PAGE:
CLARKSVILLE, Tenn. – The City of Clarksville is aggressively improving its entire wastewater collection and treatment system, and has spent more than $130 million since 2010 in construction of a new sewage treatment plant and other upgrades.
These efforts notwithstanding, last Friday, Tennessee Riverkeepers Inc., filed a federal lawsuit claiming the City had violated the federal Clean Water Act by illegally discharging 24 million gallons of pollutants into the Cumberland River watershed over the past five years.
“The City is committed to clean water and strives to comply with all state and federal wastewater regulations,” Mayor Joe Pitts said Tuesday. “And while the City does not admit to any unauthorized discharges, citizens should understand the context of what this lawsuit claims. Even if 24 million gallons of wastewater reached the river over five years, Clarksville Gas & Water would have managed to capture 99.899% of the total wastewater created in this time frame. That would be a really small drop in a great big bucket.”
In November, Riverkeepers had filed a notice of intent to sue, alleging the City had discharged 82 million gallons during that time period. In response to the notice, the City’s counsel argued that nearly 50 million gallons of wastewater had been released in a single catastrophic pipe break in late 2016, and showed that the issue was resolved two years ago and is now moot.
Additionally, counsel showed that some 18 percent of the illegal discharges alleged in the Riverkeeper notice of intent were actually allowed under the City’s current permit administered by the Tennessee Department of Environment and Conservation.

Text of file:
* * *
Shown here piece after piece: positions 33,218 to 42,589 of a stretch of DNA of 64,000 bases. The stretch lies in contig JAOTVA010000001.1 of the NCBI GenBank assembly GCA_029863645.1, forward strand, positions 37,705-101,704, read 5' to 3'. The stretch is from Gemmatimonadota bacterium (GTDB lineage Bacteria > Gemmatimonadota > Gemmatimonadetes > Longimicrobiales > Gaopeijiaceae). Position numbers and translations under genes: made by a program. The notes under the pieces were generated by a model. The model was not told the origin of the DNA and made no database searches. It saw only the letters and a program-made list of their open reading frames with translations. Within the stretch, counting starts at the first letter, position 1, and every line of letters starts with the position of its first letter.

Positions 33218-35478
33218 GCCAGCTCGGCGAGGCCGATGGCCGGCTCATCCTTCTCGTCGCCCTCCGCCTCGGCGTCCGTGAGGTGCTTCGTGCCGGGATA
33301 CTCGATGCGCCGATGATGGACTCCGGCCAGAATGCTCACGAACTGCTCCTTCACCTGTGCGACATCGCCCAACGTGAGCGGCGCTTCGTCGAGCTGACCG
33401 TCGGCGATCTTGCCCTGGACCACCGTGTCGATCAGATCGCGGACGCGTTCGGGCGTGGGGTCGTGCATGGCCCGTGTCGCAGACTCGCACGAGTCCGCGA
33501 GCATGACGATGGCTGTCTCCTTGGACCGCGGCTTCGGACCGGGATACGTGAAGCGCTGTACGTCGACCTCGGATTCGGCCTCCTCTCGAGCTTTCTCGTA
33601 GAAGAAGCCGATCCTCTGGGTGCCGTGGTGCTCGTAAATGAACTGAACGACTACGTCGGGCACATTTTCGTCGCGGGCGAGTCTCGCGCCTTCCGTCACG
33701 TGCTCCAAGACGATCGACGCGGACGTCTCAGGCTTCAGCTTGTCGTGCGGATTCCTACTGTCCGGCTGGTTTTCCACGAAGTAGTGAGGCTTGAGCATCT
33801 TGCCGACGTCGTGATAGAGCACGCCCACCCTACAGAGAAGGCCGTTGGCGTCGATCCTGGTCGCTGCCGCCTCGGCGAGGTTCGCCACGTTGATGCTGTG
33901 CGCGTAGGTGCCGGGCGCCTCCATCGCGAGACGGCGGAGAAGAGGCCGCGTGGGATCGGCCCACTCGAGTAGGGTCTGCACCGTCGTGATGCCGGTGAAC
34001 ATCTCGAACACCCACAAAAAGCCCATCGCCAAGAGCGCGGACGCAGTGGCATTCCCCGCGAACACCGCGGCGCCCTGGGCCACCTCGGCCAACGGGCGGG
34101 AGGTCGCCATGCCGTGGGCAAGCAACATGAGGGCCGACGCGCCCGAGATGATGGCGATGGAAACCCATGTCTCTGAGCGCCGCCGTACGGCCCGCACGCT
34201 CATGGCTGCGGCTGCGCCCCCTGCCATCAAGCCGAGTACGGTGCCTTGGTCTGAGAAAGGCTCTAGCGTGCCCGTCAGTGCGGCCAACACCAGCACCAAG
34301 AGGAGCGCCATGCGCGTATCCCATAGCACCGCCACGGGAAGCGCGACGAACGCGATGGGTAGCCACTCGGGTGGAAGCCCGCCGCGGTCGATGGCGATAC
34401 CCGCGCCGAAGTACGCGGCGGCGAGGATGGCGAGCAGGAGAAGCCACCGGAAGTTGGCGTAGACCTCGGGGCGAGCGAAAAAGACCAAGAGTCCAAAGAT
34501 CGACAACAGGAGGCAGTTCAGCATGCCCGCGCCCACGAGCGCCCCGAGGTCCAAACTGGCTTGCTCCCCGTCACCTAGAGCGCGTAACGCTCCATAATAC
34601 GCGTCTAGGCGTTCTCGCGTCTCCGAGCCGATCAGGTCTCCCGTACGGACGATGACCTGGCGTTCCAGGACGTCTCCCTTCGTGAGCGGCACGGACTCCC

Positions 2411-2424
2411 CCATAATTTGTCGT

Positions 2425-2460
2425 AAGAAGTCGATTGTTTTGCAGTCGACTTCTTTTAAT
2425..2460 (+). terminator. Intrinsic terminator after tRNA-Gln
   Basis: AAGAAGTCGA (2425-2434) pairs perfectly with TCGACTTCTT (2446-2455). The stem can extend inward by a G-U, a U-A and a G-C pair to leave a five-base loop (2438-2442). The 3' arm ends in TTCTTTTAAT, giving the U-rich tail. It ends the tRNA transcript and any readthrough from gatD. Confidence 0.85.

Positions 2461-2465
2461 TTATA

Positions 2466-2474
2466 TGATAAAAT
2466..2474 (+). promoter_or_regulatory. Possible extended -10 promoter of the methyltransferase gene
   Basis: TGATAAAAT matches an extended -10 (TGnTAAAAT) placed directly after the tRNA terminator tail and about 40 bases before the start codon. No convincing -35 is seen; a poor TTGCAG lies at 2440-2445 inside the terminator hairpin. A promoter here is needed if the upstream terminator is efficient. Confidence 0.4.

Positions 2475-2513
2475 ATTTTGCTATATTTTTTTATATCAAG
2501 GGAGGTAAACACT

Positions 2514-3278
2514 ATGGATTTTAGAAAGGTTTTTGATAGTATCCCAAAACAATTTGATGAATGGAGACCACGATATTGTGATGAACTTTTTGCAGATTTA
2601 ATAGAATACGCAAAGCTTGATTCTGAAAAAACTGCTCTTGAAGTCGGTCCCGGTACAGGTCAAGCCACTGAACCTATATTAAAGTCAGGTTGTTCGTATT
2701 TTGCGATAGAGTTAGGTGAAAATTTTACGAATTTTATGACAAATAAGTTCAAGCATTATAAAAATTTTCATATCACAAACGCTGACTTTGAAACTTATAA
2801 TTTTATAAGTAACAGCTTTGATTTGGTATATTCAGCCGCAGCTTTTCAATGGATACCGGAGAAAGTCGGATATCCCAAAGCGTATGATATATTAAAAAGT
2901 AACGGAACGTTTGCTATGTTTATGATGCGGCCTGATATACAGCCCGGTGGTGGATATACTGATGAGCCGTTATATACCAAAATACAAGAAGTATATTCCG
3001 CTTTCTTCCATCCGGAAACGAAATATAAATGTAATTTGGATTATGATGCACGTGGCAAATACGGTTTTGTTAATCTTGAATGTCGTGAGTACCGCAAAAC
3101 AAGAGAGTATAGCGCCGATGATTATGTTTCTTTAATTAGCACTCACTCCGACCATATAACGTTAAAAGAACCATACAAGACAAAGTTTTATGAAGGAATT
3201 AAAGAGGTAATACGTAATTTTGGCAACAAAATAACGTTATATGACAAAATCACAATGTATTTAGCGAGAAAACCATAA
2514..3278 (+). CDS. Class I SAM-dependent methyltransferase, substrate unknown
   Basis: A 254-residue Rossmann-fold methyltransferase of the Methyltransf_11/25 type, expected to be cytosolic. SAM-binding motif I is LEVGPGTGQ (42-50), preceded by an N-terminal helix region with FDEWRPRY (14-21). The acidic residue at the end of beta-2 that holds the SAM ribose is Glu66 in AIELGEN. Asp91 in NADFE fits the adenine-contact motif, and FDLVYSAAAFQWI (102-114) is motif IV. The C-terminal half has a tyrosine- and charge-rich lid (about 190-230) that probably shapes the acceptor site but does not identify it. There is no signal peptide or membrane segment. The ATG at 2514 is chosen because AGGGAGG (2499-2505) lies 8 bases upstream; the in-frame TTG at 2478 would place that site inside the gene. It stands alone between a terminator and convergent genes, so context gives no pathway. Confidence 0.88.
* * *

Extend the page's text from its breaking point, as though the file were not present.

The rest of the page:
Apparently, based on the City-presented evidence, Riverkeeper dramatically reduced the amount of the illegal discharges alleged in the lawsuit from 82 million to 24 million gallons of wastewater.
The City also presented evidence to Riverkeeper that the municipality is working hard to improve its sewer treatment and collection system. Here is information the City’s counsel, William L. Penney of Burr-Forman LLP, presented to Riverkeeper in a letter on Jan. 13, 2020, in response to the group’s notice of intent to sue:
“The City is addressing issues pertaining to sanitary sewer overflows through a 2012 Consent Order issued by the Tennessee Department of Environment and Conservation. The deliverables developed by the City pursuant to the Consent Order address all of the (sanitary sewer overflows) identified in your Notice of Intent to Sue as chronic overflows. In fact those improvements are identified and funded for a total of some $22.7 million. The City has budgeted an additional $4.3 million for sewer rehabilitation to reduce infiltration/inflow and provide wet weather capacity relief.
“While the City’s combined sewer overflows are permitted under the current permit, the City has budgeted some $7.5 million to improve performance of the CSO area pursuant to its long term control plan.
“Completed capital improvement projects addressing sewer capacity and reliability issues total at least $54.2 million in the past 15 years. The City has aggressively worked to improve its entire wastewater system infrastructure since the 2010 flood caused massive damage to the system, all in accordance with state approved plans and milestones. Flood recovery and rebuilding cost the City some $132.7 million.”
The City intends to mount a vigorous defense against the Tennessee Riverkeeper lawsuit. However, in its Jan. 13 letter, the City’s counsel had urged Riverkeeper to avoid litigation.
“The City takes compliance with state and federal environmental law seriously as can be seen from the capital improvements already completed and that are budgeted in the near future,” the letter says. “The City strongly believes that litigation under these circumstances will hamper rather than help the ongoing efforts in that regard.”
Clarksville’s wastewater treatment plant has been improved and expanded after sustaining damages in the Flood of 2010.